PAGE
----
RALEIGH — Dozens of people sued Thursday to challenge redistricting plans for the Legislature and North Carolina's congressional seats, saying the boundaries are illegal under state and federal laws although federal attorneys announced earlier this week they wouldn't object to them.
The 113-page lawsuit, filed in Wake County Superior Court and backed by Democrats, argues the maps should be struck down and boundaries redrawn because they illegally cluster black voters in certain districts, needlessly split hundreds of voting precincts and cross too many county lines.
The 44 plaintiffs, who include several former and current Democratic lawmakers who live in districts being challenged, reinforce in the lawsuits arguments made by Democrats during General Assembly debate over the maps in July. The proposed lines illegally "pack" black voters from other voting blocs so they'll have less influence to elect candidates, impeding racial progress, according to a memo laying out the lawsuit obtained by The Associated Press. The result, Democrats argue, are confusing districts that look more like paint blotches than reasonably shaped boundaries.
Suit: Blacks isolated
"The Legislature transgressed limitations on its powers established by the North Carolina and United States Constitution," the lawsuit reads, adding later that "perhaps most egregiously, the General Assembly has isolated the state's black citizens in a small number of districts."
Several groups also plan to file another redistricting challenge in court Friday.
A three-judge panel, chosen by state Supreme Court Chief Justice Sarah Parker, will hear the challenges. Successful litigation could lead to delays in the 2012 election calendar if maps have to be reworked.
Republicans say the maps are lawful. They say Tuesday's decision by the U.S. Department of Justice not to oppose the maps on the basis of certain racial discrimination grounds is proof the boundaries were written strictly according to the law.
The minority-packing accusation "is as false as it was in the debate that was used when the maps were passed," said Rep. David Lewis, R-Harnett, the House Redistricting Committee chairman. "These folks have been threatening to sue us for months, so I'm not at all surprised."
Republicans such as Lewis said they were obligated by the Voting Rights Act to create majority-black districts where the population allowed for it, but two current lawmakers argued against the validity of the maps.
"The Republicans in the General Assembly who drew these maps came up with a plan that re-segregates North Carolina as much as possible and then hid behind federal law to justify it," Senate Minority Leader Martin Nesbitt, D-Buncombe, and House Minority Leader Joe Hackney, D-Orange, said in a joint statement.
The maps, if finalized, still are expected to help Republicans seeking to cement their recently gained political power at the Legislature through the end of the decade. Election data also indicate the GOP could win as many as 10 of the 13 N.C. congressional districts.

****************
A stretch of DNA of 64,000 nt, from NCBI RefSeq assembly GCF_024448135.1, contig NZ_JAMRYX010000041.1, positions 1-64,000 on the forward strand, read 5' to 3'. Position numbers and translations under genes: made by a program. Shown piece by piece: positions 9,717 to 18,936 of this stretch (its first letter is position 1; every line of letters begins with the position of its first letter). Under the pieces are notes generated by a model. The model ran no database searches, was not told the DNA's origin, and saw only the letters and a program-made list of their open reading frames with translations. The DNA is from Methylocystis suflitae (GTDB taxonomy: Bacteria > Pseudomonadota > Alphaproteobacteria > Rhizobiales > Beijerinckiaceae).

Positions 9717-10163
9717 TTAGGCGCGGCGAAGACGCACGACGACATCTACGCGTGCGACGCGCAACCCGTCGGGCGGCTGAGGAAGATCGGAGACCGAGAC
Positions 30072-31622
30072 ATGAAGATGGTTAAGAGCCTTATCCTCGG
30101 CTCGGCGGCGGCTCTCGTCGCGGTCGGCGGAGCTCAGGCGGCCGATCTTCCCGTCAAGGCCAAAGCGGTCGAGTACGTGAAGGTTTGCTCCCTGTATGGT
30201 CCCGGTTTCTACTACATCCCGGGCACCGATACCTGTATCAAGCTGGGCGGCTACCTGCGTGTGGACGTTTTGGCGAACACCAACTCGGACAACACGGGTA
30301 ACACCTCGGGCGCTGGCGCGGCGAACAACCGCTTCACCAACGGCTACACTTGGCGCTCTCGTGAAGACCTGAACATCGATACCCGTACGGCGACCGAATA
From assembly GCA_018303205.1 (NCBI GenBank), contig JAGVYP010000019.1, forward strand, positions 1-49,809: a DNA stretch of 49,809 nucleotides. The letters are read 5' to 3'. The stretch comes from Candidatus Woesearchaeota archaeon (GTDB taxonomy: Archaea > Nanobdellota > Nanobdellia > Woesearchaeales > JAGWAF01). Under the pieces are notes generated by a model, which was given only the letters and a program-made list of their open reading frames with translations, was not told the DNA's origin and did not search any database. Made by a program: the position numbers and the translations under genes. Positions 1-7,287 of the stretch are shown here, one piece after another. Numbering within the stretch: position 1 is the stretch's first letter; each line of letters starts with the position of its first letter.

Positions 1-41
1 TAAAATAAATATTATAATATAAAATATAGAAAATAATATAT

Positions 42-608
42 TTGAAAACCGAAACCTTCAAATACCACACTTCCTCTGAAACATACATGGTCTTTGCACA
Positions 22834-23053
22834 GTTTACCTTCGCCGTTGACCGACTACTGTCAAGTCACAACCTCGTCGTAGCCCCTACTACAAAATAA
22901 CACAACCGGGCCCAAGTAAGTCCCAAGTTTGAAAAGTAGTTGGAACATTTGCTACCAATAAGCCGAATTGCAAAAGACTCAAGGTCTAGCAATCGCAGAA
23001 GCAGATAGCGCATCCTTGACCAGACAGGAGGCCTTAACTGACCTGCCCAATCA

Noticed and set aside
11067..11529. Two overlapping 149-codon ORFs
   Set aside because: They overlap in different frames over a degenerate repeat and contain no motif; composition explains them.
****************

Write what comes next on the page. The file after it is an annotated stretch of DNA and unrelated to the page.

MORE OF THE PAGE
Split precincts an issue
According to the memo, Thursday's lawsuit says Republicans failed to comply with a 2002 state Supreme Court ruling that state mapmakers must follow the state constitution's "whole county provision." The provision bars the splitting of counties to form state House and Senate districts as long as boundaries first comply with Voting Rights Act requirements to protect minority voting strength.
Democrats offered plans that divided fewer counties than the 49 divided in the Republicans' state House plan and the 19 split in the state Senate plan, but they were rejected during debate, the memo said.
The Legislature's plan also needlessly split more 500 voting precincts where more than 2 million people live, the memo said. Opponents said Republicans often carved out black voters to lump them into districts so surrounding districts would have an increased white Republican population, even though they weren't required by law to do so.
The boundaries are unlawful, the plaintiffs argue, because about 50 percent of black adults are placed into three congressional districts, 10 Senate districts and 25 House districts.
The lead plaintiff is former state legislator Margaret Dickson, D-Cumberland. Other plaintiffs include current Democratic state Rep. Alma Adams of Guilford County; Sen. Linda Garrou of Forsyth County and former U.S. Reps. Tim Valentine and Bob Etheridge. Another plaintiff, Robinson Everett Jr., is the son of the late Robinson Everett, who sued over the shape of the 12th Congressional District during the 1990s.
The plaintiffs' lead attorney is Eddie Speas, former chief deputy attorney general and ex-general counsel for Gov. Bev Perdue.
Defendants listed include the state, Republican legislative leaders and the State Board of Elections.